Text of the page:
Monday, June 20, 2016

First Department Excludes Routine Household Cleaning from Labor Law §240 Claims

In Morales v Avalon Bay Communities Inc., the plaintiff was injured when she fell from a three foot step ladder while cleaning the interior of a kitchen in an apartment complex.  At the time of her fall, construction of the complex was nearing completion and approximately 90% of the units within the building were occupied. The plaintiff nevertheless brought suit against the owners of the building alleging violations of "the Scaffold Law," Labor Law §§240(1) and 241(6). The lower court granted the defendant’s motion for summary judgment dismissing the complaint and the plaintiff appealed.

On appeal, the First Department considered whether plaintiff was engaged in “cleaning” within the meaning of Labor Law §240(1). The court considered the factors set out in Soto v J. Crew Inc., (21 NY3d 562, 568 [2013]) (holding that “activity cannot be characterized as ‘cleaning’ under the statute, if the task: (1) is routine, in the sense that it is the type of job that occurs on a daily, weekly or other relatively-frequent and recurring basis as part of the ordinary maintenance and care of commercial premises; (2) requires neither specialized equipment or expertise, nor the unusual deployment of labor; (3) generally involves insignificant elevation risks comparable to those inherent in typical domestic or household cleaning; and (4) in light of the core purpose of Labor Law § 240 (1) to protect construction workers, is unrelated to any ongoing construction, renovation, painting, alteration or repair project”).  After review, the court concluded that plaintiff was not engaged in §240 “cleaning” and the §240(1) claim was properly dismissed.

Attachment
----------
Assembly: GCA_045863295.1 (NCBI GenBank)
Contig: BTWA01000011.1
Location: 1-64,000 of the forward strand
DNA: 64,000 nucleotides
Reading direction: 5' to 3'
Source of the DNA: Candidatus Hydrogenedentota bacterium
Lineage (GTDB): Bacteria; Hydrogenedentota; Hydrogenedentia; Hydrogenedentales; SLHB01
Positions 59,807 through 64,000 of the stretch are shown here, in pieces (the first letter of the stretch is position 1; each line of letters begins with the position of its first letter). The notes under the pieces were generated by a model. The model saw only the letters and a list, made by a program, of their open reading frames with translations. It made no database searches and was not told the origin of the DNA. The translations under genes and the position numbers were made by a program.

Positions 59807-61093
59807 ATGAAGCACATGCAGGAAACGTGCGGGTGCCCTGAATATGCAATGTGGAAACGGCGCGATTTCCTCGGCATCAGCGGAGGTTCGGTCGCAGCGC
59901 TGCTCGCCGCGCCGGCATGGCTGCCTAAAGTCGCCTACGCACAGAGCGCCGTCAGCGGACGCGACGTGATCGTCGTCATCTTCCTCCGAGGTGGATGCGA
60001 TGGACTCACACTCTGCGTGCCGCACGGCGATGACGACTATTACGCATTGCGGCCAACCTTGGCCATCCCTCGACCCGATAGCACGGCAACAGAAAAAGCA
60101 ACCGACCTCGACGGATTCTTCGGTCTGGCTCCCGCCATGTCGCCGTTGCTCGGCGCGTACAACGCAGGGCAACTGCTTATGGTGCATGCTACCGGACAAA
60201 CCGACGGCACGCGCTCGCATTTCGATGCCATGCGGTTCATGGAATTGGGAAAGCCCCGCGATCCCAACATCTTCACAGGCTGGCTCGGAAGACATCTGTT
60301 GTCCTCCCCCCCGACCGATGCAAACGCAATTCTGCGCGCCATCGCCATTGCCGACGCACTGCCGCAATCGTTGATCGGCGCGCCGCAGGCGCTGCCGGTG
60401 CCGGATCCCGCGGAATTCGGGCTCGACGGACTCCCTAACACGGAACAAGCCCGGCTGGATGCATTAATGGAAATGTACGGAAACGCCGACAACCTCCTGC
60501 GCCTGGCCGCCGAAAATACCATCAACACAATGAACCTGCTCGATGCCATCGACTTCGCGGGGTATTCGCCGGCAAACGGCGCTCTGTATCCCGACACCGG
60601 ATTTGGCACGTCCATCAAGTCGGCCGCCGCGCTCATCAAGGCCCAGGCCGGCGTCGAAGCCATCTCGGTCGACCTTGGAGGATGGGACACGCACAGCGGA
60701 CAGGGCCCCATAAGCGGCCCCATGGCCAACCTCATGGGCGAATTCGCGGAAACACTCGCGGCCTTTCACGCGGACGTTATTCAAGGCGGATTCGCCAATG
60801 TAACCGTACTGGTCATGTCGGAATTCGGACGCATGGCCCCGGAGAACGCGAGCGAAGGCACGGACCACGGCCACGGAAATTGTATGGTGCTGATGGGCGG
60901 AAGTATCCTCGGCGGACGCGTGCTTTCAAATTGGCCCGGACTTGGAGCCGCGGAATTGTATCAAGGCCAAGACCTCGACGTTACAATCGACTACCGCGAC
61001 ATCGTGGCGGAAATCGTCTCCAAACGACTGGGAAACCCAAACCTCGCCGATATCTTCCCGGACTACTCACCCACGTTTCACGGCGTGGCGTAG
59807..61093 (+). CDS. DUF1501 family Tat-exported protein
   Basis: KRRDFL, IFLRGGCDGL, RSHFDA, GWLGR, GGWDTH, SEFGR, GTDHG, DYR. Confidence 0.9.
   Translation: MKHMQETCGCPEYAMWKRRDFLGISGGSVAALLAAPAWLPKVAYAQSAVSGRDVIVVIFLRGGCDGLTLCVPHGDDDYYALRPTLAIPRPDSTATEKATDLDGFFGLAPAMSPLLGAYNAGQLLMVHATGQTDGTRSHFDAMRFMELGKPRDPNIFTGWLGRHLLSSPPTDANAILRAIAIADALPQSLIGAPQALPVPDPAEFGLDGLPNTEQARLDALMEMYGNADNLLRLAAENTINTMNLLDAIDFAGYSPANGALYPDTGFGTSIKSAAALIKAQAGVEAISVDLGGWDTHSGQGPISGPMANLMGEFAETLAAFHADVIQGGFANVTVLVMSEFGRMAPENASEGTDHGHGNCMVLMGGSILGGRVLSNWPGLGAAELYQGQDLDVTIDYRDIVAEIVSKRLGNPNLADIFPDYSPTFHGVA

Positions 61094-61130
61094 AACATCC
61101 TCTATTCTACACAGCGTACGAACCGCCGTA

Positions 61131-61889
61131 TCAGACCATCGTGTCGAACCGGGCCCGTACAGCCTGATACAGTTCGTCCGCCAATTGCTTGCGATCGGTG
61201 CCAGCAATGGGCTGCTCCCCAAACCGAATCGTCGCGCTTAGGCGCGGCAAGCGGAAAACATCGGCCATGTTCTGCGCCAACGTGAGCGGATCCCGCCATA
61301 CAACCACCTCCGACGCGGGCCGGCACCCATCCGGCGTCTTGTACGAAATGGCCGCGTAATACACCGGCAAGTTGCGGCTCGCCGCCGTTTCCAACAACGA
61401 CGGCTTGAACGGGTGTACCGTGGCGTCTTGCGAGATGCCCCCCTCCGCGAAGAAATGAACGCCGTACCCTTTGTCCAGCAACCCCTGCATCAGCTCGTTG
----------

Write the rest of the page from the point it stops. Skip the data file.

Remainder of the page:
In dismissing the §241(6) claim the First Department likewise agreed with the trial court that “plaintiff was not engaged in duties connected to the inherently hazardous work of construction, excavation, or demolition.”

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